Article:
Unsurprisingly, over that year, I began to build a really strong relationship with the database administrator. We spent a ton of time studying the data that we had, figuring out relationships between the data sets. We looked at lots of different interfaces for similar data sets and tried to borrow from the good things about those interfaces.

It worked. Our project did spectacularly well at each and every review milestone and we changed the perspective of some of the decision-makers higher up the food chain. Eventually, we were offered much more permanent jobs.

So, why am I telling you this?

The database administrator, the one who was crucial in making all of this work, was trained as a high school teacher – and not a computer science high school teacher, either. He taught agriculture classes at a rural high school in Iowa.

So, how did he wind up as an Oracle database administrator? He didn’t have a degree in computer science or information services. How did he get there?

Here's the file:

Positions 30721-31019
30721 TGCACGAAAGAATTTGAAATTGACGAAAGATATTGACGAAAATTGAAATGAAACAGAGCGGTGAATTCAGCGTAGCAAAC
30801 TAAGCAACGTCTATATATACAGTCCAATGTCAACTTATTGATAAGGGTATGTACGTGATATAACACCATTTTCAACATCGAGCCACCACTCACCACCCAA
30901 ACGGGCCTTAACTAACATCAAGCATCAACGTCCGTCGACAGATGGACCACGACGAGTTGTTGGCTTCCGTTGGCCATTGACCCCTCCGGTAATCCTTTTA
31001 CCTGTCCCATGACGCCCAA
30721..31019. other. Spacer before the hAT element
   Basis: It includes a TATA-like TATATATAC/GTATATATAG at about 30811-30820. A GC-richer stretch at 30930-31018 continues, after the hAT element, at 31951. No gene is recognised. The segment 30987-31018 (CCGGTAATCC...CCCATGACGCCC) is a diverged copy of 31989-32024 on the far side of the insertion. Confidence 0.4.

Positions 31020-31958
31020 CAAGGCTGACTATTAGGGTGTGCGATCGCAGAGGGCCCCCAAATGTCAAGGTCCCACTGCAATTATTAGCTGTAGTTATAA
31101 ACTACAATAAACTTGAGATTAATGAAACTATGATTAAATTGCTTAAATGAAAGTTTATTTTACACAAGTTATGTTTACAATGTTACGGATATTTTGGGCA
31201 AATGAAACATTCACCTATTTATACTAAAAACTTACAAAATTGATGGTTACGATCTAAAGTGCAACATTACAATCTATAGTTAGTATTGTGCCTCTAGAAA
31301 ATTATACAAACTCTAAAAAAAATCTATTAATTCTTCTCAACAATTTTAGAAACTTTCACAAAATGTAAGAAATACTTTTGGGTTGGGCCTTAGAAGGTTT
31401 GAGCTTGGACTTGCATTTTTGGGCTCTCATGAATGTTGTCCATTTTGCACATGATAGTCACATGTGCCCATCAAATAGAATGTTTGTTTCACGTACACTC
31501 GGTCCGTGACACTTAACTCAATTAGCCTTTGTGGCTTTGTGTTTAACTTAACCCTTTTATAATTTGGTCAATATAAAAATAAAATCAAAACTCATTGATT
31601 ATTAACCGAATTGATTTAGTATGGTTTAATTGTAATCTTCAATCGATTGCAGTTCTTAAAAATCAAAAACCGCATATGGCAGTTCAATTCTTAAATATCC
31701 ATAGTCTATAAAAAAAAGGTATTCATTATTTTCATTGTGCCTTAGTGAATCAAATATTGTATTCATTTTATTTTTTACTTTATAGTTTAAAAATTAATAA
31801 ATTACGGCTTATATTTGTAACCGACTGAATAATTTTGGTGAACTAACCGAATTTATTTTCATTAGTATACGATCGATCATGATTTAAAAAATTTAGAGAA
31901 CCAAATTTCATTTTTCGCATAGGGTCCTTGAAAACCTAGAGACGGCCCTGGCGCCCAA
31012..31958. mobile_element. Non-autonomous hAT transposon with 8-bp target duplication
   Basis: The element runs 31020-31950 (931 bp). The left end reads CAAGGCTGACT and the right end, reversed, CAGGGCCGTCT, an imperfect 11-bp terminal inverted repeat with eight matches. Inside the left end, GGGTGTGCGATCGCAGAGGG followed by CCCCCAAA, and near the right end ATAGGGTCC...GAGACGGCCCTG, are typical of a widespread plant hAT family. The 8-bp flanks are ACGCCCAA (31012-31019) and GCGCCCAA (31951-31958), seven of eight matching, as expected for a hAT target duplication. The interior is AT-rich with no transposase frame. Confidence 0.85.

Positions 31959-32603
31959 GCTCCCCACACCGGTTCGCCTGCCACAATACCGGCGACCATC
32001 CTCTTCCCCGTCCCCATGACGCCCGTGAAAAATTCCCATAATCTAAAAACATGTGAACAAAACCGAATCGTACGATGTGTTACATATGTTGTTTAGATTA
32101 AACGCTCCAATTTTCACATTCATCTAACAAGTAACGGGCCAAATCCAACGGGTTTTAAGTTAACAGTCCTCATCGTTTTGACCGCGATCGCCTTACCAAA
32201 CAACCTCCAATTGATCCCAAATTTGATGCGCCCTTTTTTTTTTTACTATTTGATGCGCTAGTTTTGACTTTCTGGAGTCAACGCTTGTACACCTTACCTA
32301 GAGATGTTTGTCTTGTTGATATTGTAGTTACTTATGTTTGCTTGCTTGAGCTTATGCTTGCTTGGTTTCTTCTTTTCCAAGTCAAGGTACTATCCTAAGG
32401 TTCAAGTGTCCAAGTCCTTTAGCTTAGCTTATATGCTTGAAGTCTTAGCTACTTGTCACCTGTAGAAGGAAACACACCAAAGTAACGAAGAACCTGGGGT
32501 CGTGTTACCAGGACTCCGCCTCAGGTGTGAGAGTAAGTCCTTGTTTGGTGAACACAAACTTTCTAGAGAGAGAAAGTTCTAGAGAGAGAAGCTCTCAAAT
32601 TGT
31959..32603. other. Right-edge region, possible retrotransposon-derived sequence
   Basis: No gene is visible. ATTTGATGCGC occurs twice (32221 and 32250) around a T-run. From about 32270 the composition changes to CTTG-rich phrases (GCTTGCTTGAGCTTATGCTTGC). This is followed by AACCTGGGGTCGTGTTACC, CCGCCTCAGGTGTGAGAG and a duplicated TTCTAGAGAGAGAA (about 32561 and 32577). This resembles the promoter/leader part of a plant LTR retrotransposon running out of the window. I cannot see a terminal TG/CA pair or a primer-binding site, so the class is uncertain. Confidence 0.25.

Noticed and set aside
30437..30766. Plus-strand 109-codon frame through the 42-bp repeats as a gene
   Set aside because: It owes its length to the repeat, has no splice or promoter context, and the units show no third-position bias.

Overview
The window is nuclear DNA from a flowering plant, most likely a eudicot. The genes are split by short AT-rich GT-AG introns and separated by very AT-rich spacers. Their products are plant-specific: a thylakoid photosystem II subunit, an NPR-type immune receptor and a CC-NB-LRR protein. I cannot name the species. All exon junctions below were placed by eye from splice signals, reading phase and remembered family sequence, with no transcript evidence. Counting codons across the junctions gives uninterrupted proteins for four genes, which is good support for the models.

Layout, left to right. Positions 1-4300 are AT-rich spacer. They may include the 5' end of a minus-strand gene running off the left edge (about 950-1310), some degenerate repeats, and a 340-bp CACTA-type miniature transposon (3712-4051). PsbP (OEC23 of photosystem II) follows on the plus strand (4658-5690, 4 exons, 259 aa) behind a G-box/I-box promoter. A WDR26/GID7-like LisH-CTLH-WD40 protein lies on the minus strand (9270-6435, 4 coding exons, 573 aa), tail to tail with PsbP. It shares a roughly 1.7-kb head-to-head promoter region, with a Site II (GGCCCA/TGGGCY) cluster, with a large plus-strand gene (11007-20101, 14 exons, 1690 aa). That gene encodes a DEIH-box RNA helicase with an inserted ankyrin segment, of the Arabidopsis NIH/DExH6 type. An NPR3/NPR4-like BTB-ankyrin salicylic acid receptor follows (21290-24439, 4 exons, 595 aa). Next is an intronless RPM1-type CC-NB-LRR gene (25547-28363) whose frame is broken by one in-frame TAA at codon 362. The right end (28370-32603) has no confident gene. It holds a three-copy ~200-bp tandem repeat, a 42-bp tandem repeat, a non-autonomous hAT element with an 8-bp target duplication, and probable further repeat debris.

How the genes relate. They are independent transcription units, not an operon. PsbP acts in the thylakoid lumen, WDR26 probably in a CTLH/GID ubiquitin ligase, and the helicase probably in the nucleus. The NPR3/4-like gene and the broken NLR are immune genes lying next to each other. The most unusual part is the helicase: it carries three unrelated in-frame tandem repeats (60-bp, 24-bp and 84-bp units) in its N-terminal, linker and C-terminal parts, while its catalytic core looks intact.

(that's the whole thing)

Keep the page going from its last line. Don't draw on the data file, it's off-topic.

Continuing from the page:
The truth is that he simply applied a bunch of skills that were completely unrelated to computer science in order to get there. He applied skills that everyone already has. The only difference is that he actually applied them.

If you want to move up in your career or switch to a different career, going back to school can certainly help. However, you likely already have most of the skills and traits that you need to make that shift.

Here are seven skills and traits that you already have that you may not be applying as well as you could. If you can execute these things, you’ll have a massive leg up on the people in your field and find it easy to get your foot in the door if you want to make a career change.

BE RELIABLE
When someone needs something from you, do you come through for them? Do you only call in sick when you’re legitimately sick – and that’s pretty rare? Can people depend on the fact that you’re doing what you’re supposed to do at work?

Surprisingly enough, reliability is actually pretty rare, even at higher level jobs. I know many people that, when you email or call them for a particular task or item that you need from them, will say “sure!” and then never deliver anything. Similarly, I know many people who seem to never go to work – they’re always out “sick” or “on vacation.”